Persistent and seemingly deepening manufacturing weakness is very worrying for hopes that UK growth can ultimately become more balanced and less dependent on the services sector and consumer spending.
Factory fears as UK exports fall at fastest pace since 2012
More signs that UK manufacturers are having a tough time as they contend with China’s downturn and a stronger pound.
The latest survey of factory bosses by business group CBI suggests orders have dropped from both within the UK and outside. The report’s key order book balance is the weakest for more than two years.
This does not bode well for official GDP figures due on Tuesday that will give the first snapshot of UK growth in the third quarter. The consensus forecast is for quarterly growth of 0.6% in the July-September period, down from 0.7% in the second quarter, according to a Reuters poll.
The CBI’s report suggests that in the three months to October new export orders fell at the fastest pace in three years. That was possibly down to the continued strength of the pound, which makes UK goods more expensive to overseas buyers, the CBI said.
Total new domestic orders fell over the quarter for the first time since April 2013.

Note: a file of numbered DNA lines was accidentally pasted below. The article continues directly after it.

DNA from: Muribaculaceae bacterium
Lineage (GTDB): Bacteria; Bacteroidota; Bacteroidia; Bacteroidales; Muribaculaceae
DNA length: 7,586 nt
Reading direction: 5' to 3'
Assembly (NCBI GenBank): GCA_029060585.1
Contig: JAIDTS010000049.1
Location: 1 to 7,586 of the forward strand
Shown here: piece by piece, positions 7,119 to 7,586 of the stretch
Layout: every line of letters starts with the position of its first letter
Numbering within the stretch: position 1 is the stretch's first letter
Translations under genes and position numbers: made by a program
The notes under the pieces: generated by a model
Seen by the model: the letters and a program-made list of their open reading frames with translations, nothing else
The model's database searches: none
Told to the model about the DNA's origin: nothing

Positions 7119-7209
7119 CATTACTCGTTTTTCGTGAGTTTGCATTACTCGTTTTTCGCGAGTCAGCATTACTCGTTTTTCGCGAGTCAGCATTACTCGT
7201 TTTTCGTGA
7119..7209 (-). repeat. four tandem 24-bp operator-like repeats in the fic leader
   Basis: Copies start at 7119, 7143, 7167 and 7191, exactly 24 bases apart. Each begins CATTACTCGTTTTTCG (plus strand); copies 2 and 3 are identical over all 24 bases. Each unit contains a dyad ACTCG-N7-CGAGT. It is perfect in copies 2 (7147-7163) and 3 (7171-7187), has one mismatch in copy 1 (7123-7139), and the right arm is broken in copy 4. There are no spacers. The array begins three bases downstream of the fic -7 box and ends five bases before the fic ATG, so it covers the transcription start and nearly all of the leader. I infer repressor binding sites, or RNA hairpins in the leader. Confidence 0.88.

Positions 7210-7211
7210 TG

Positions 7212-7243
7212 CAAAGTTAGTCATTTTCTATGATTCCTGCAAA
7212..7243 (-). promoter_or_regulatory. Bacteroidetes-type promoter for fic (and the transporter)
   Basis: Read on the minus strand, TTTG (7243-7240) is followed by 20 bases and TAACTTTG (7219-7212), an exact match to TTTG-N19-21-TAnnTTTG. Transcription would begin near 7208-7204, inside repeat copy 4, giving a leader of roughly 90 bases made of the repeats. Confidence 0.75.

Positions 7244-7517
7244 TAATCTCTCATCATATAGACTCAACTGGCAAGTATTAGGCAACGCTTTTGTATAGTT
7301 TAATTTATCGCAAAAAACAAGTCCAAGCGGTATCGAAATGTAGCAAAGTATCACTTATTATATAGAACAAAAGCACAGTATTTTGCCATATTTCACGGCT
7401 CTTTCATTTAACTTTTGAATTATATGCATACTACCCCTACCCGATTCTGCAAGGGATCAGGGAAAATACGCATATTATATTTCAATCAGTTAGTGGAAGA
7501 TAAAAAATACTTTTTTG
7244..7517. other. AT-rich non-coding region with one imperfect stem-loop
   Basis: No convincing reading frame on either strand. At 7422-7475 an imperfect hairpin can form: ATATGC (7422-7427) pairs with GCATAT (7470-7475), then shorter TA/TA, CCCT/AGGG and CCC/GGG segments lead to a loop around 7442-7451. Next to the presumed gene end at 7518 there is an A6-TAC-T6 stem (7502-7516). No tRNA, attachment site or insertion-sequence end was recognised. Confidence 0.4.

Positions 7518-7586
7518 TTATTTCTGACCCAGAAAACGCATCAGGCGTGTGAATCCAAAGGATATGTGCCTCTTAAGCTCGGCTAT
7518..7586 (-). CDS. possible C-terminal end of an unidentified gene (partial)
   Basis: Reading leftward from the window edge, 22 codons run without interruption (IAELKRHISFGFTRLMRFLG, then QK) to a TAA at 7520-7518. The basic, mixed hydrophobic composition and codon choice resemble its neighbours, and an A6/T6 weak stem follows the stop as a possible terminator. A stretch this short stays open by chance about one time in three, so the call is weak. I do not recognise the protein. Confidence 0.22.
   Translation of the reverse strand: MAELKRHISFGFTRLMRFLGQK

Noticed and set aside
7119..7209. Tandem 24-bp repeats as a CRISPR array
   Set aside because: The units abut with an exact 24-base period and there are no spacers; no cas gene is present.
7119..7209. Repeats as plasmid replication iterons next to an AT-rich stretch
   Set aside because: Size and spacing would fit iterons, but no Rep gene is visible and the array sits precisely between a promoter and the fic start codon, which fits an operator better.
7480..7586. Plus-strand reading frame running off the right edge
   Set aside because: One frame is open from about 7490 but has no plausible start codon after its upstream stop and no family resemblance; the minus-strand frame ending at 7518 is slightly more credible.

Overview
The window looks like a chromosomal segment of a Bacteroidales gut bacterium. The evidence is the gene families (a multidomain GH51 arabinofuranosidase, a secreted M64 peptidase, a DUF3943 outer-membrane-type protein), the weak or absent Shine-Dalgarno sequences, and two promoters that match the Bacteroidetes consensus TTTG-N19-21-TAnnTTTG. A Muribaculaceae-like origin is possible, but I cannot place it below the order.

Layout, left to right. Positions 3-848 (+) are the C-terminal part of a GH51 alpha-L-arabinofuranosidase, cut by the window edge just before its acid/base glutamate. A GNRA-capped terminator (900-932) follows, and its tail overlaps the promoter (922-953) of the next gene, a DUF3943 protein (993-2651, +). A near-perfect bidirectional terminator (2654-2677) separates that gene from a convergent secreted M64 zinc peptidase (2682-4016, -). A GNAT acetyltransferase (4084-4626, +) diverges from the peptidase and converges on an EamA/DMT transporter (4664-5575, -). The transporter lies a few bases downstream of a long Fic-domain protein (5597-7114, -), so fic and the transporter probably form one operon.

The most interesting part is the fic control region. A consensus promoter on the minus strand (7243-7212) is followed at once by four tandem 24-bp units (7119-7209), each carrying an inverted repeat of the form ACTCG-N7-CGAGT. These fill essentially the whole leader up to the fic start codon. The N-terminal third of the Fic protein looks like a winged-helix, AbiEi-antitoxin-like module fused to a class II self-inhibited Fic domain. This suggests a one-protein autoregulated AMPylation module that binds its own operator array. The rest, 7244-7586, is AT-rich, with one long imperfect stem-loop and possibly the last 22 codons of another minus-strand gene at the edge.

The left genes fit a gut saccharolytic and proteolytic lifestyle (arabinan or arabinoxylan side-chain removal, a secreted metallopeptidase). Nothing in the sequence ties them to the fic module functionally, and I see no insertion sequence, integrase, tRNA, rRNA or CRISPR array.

Manufacturing production also edged downwards during the three months to October, marking the first decline in the last two years, according to the CBI Quarterly Industrial Trends Survey.
Against that backdrop, manufacturers’ optimism about both their business situation and export prospects for the year ahead fell at the fastest pace since October 2012, according to the poll of 463 companies. But they predicted that overall manufacturing conditions will stabilise in the next three months, with a small rise in output.
Rain Newton-Smith, CBI director of economics, says UK manufacturers are being buffeted at home and abroad.
“Manufacturers have been struggling with weak export demand for several months, because of the strength of the pound and subdued global growth. But now they’re also facing pressure back home as domestic demand is easing.”
And here are the key figures from the report:
- 22% of businesses reported an increase in total new order books and 30% a decrease, giving a balance of -8%, the lowest since October 2012.
- 20% of businesses reported an increase in domestic orders, with 31% noting a decrease. The balance for domestic orders (-11%) was below the long-run average (-5%), the lowest since April 2013 (-14%).
- 15% reported an increase in export orders, with 33% signalling a decrease. The resulting balance for export orders (-17%) signalled a faster decrease in orders than the historic average (-7%). This marks the lowest rate since October 2012 (-17%).